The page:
AND NOW, this 15th day of December, 1982, it is hereby ORDERED AND DECREED that plaintiff's uncontested motion for contempt is granted; costs in favor of defendant and against plaintiff are imposed in the sum of $150.00 for filing this motion. It is further ORDERED and DECREED that the foregoing assessment of costs and all other outstanding assessments are to be paid within twenty one (21) days from the date hereof. Unless an affidavit is submitted to the court within twenty one (21) days from the date hereof stating that all outstanding court imposed costs are paid, an Order will be entered dismissing this action with prejudice.

It is from this order that the present appeal was filed.

"It is clear that, unless sanctions are imposed, an order declaring a party in contempt is interlocutory." Hester v. Bagnato, 292 Pa. Super. 322, 323, 437 A.2d 66, 67 (1981). Unless the order of contempt is final, this Court lacks jurisdiction to entertain an appeal. Guisler v. Alexander, 307 Pa. Super. 219, 220-221, 453 A.2d 4, 5 (1982); Cedar Valley Civic Association v. Schnabel, 239 Pa. Super. 486, 488, 362 A.2d 993, 994 (1976).

The order in this case was entered pursuant to Pa.R.C.P. 4019(c)(4). The threatened sanction, which is dismissal of the action, has not been imposed. It may or may not be imposed in the future. Unless and until it is, however, appellant is not out of court. See: Rulli v. Dunn, 337 Pa. Super. 613, 487 A.2d 430 (1985). Compare: Marshall v. Southeastern Pennsylvania Transportation Authority, 76 Pa. Commw. 205, 463 A.2d 1215 (1983).

Appellant argues that the portion of the order assessing the payment of costs is a final order. The award of expenses in obtaining compliance with discovery orders is authorized by Pa.R.C.P. 4019(g). An order awarding expenses pursuant to this rule is collateral to the main action. In determining whether such an order is appealable, therefore, we apply the approach of Cohen v. Beneficial Industrial Loan Corp., 337 U.S. 541, 69 S.Ct. 1221, 93 L.Ed. 1528 (1949), where the Supreme Court carved out an exception to the final judgment rule for situations where postponement of appeal until after final judgment will result in irreparable loss of the right asserted. Under this exception, an appeal may be taken from an order if (1) it is separable from and collateral to the main cause of action; (2) the right involved is too important to be denied review; and (3) the question presented is such that if review is postponed until final judgment in the case, the claimed right will be irreparably lost. Pugar v. Greco, 483 Pa. 68, 73, 394 A.2d 542, 545 (1978); Bell v. Beneficial Consumer Discount Co., 465 Pa. 225, 228, 348 A.2d 734, 735 (1975).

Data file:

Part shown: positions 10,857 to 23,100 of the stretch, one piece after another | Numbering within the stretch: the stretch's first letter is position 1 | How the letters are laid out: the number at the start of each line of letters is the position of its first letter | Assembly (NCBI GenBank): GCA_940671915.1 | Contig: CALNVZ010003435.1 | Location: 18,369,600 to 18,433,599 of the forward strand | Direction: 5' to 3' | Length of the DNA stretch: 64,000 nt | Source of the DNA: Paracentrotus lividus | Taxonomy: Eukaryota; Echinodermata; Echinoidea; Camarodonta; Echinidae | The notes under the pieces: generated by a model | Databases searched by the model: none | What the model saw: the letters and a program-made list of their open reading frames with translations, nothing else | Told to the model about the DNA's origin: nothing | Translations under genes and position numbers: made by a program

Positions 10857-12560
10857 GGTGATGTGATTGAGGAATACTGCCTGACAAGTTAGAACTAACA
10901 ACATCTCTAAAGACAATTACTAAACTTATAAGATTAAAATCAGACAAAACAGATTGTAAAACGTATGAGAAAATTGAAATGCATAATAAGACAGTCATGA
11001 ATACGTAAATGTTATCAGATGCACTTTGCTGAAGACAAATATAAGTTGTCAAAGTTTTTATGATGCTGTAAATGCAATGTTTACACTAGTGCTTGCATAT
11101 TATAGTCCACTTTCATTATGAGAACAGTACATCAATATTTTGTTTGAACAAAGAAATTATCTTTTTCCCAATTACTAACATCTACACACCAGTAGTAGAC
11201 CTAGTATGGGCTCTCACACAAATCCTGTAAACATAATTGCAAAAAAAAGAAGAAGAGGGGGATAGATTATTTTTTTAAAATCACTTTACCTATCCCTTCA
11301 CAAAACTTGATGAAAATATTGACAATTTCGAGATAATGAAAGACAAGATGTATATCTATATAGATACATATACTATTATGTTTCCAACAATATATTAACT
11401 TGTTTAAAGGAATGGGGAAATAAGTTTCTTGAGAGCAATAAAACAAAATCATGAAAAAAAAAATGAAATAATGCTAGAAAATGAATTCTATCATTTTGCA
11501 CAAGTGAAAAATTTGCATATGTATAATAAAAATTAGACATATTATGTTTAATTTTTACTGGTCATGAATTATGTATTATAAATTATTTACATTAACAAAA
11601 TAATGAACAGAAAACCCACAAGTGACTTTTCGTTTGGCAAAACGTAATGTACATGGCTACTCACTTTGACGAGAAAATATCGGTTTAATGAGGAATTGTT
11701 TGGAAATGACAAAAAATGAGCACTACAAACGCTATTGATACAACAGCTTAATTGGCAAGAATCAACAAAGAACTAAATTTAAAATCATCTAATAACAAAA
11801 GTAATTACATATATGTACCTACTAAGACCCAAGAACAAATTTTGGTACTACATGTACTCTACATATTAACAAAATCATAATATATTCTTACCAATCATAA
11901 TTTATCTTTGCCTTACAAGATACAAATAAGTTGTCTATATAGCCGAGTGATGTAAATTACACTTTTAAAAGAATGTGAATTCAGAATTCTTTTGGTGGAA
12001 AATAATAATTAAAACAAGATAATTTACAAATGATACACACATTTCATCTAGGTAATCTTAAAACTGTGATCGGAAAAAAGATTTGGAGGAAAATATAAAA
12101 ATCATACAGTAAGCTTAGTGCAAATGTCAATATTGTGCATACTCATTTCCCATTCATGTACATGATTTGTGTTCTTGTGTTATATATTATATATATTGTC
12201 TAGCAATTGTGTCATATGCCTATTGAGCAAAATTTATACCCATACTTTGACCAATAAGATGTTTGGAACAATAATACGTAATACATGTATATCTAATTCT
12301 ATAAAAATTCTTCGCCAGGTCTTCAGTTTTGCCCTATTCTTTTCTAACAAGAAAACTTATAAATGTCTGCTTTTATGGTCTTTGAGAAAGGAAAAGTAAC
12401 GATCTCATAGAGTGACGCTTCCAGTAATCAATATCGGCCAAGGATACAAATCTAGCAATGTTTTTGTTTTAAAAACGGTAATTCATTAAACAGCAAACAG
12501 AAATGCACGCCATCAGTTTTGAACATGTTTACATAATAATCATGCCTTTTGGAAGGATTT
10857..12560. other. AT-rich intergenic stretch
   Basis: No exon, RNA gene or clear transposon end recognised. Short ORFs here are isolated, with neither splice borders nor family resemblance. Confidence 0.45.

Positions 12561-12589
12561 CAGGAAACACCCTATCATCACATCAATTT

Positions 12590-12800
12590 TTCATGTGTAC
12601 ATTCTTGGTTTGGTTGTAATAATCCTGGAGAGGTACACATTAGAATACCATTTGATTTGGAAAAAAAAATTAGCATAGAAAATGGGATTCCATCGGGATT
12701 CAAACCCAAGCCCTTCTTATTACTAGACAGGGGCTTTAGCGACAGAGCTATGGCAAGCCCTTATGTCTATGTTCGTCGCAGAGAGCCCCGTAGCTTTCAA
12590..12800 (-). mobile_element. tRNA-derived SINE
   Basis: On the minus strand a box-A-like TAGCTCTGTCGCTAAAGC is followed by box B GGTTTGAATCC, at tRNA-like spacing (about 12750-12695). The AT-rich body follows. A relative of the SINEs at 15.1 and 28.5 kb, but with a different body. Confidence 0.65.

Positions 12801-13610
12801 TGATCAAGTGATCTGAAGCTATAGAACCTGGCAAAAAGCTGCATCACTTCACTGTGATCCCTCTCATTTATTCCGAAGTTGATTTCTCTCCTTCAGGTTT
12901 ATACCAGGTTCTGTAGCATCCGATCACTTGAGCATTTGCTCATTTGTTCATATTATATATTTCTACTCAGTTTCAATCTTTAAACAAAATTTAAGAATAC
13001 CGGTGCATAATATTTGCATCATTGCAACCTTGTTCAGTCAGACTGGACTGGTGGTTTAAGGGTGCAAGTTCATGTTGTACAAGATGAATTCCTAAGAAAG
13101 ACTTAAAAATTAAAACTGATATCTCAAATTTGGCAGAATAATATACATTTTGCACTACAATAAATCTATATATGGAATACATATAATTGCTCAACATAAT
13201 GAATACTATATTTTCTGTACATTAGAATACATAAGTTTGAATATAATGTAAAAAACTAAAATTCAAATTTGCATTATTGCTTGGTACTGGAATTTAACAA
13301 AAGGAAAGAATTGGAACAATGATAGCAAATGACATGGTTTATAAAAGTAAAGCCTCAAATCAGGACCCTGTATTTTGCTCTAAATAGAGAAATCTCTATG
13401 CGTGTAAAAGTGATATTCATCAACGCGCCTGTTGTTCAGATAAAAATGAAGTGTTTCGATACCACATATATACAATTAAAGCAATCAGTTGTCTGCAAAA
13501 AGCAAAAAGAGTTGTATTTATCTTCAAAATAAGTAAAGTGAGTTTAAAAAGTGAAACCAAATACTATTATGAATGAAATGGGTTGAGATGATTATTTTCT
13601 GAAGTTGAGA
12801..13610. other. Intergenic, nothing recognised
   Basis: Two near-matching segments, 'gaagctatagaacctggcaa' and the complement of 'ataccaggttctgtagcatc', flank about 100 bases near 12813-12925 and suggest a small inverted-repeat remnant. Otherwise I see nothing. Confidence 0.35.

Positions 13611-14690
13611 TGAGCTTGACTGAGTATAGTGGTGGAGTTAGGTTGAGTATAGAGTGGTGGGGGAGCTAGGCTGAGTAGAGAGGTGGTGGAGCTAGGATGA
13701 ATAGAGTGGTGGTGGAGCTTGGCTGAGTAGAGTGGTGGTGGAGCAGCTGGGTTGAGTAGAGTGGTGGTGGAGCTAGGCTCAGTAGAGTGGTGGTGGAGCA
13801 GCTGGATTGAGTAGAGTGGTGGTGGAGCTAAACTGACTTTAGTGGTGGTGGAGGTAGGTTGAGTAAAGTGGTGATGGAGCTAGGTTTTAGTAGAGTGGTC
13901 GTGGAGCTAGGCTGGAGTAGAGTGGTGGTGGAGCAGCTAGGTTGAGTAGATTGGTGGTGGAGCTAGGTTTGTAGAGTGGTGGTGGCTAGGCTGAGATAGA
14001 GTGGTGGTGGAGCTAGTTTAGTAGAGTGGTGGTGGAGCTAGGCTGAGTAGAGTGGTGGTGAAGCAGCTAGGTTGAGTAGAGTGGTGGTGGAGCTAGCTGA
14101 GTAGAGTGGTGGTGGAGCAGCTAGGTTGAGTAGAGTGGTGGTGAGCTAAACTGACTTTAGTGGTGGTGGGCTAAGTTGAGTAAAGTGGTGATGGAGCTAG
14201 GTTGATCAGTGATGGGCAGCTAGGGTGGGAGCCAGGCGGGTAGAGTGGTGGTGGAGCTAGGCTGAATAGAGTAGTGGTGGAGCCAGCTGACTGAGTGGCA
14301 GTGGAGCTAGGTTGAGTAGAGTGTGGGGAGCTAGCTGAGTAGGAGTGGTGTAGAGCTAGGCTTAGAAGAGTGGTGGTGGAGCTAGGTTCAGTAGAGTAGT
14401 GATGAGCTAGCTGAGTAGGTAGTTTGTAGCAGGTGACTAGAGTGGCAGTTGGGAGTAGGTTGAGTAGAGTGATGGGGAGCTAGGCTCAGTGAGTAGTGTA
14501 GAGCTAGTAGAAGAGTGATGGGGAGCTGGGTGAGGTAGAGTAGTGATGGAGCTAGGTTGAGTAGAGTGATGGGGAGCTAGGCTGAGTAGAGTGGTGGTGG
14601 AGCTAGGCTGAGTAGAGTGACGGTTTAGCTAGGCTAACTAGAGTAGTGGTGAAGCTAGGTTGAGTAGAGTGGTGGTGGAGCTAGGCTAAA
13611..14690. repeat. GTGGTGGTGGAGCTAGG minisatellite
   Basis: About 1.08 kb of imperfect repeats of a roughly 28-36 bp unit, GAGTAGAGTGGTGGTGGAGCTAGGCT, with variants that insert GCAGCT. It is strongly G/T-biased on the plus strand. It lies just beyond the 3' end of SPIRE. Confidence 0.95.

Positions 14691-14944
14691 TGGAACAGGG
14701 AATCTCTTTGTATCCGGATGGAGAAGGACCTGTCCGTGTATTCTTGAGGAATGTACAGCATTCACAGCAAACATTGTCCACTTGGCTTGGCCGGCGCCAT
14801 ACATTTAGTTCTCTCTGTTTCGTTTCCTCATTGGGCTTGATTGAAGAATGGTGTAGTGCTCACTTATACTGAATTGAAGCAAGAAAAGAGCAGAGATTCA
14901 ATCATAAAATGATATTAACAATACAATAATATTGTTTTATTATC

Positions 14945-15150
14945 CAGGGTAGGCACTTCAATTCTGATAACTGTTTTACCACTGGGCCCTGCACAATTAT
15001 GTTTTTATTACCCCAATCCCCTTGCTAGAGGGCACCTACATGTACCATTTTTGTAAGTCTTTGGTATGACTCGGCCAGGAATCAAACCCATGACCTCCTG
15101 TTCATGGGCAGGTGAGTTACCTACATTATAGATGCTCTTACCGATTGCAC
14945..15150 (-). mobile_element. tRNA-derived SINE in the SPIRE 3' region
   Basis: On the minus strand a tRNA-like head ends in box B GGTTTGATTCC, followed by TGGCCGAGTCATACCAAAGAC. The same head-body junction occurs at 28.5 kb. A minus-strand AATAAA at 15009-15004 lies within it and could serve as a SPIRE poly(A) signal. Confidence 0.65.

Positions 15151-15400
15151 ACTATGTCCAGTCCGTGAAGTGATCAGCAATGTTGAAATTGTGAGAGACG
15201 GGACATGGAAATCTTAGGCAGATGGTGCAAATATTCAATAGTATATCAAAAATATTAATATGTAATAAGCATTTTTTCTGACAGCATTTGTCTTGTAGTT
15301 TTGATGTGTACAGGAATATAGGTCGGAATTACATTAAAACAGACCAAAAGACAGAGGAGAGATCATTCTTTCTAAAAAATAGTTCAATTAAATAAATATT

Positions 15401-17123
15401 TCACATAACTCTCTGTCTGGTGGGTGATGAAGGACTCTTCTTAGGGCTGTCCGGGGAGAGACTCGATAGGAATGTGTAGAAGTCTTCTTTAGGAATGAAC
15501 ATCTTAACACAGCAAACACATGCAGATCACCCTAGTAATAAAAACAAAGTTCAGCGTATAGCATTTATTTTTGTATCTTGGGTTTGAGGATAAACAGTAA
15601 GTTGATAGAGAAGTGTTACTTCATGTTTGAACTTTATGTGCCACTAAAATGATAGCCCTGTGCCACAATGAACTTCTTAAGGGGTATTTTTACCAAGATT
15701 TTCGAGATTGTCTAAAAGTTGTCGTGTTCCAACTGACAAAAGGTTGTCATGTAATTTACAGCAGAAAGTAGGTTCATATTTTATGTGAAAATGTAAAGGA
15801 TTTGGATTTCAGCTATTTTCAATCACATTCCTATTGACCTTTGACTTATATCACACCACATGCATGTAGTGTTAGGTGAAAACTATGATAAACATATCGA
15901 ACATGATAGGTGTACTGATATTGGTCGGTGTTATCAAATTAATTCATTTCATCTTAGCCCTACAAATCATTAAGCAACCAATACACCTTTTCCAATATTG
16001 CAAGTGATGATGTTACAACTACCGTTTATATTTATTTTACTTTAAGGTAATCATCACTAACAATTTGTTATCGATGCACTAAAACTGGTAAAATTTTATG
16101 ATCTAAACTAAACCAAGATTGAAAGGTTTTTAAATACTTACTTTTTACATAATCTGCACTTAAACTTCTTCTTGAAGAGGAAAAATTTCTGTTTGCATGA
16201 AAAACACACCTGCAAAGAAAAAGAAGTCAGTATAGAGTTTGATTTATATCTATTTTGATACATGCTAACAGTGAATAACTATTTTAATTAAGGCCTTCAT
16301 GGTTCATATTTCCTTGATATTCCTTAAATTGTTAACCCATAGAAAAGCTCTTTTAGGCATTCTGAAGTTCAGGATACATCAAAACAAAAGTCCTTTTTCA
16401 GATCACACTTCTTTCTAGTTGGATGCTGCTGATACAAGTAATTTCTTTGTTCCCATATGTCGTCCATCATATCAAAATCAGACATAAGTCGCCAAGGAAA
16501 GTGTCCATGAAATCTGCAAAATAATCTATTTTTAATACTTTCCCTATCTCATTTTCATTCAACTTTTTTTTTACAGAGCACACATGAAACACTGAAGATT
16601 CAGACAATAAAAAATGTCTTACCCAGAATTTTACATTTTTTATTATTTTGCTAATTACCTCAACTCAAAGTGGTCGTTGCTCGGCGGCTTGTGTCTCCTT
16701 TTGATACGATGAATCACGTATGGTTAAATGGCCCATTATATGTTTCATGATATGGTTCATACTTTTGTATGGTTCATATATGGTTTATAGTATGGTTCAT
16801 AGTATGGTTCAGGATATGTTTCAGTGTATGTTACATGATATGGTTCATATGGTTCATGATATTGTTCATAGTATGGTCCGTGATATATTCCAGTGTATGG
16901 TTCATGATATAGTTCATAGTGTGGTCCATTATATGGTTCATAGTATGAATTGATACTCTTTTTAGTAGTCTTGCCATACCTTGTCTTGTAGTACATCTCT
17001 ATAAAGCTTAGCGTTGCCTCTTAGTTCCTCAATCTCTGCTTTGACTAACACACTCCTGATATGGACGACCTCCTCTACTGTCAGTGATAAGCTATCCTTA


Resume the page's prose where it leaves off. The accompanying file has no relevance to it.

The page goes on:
An order awarding the expenses involved in presenting a motion for sanctions is collateral to the main action. However, there is no good reason why it should be reviewed before final judgment in the principal action. The purpose of the main action is to recover a money judgment. An ultimate review of costs imposed pursuant to R.C.P. 4019(g), therefore, can be achieved at the time of reviewing the final judgment. Meanwhile, the right of review will not have been lost. Indeed, by refusing an interim review of the sanction order, the main action can proceed uninterrupted to a final judgment; and thereafter, the final judgment, as well as interlocutory orders entered by the court, can be reviewed in one appeal. Hankin v. Hankin, 338 Pa. Super. 442, 487 A.2d 1363 (1985).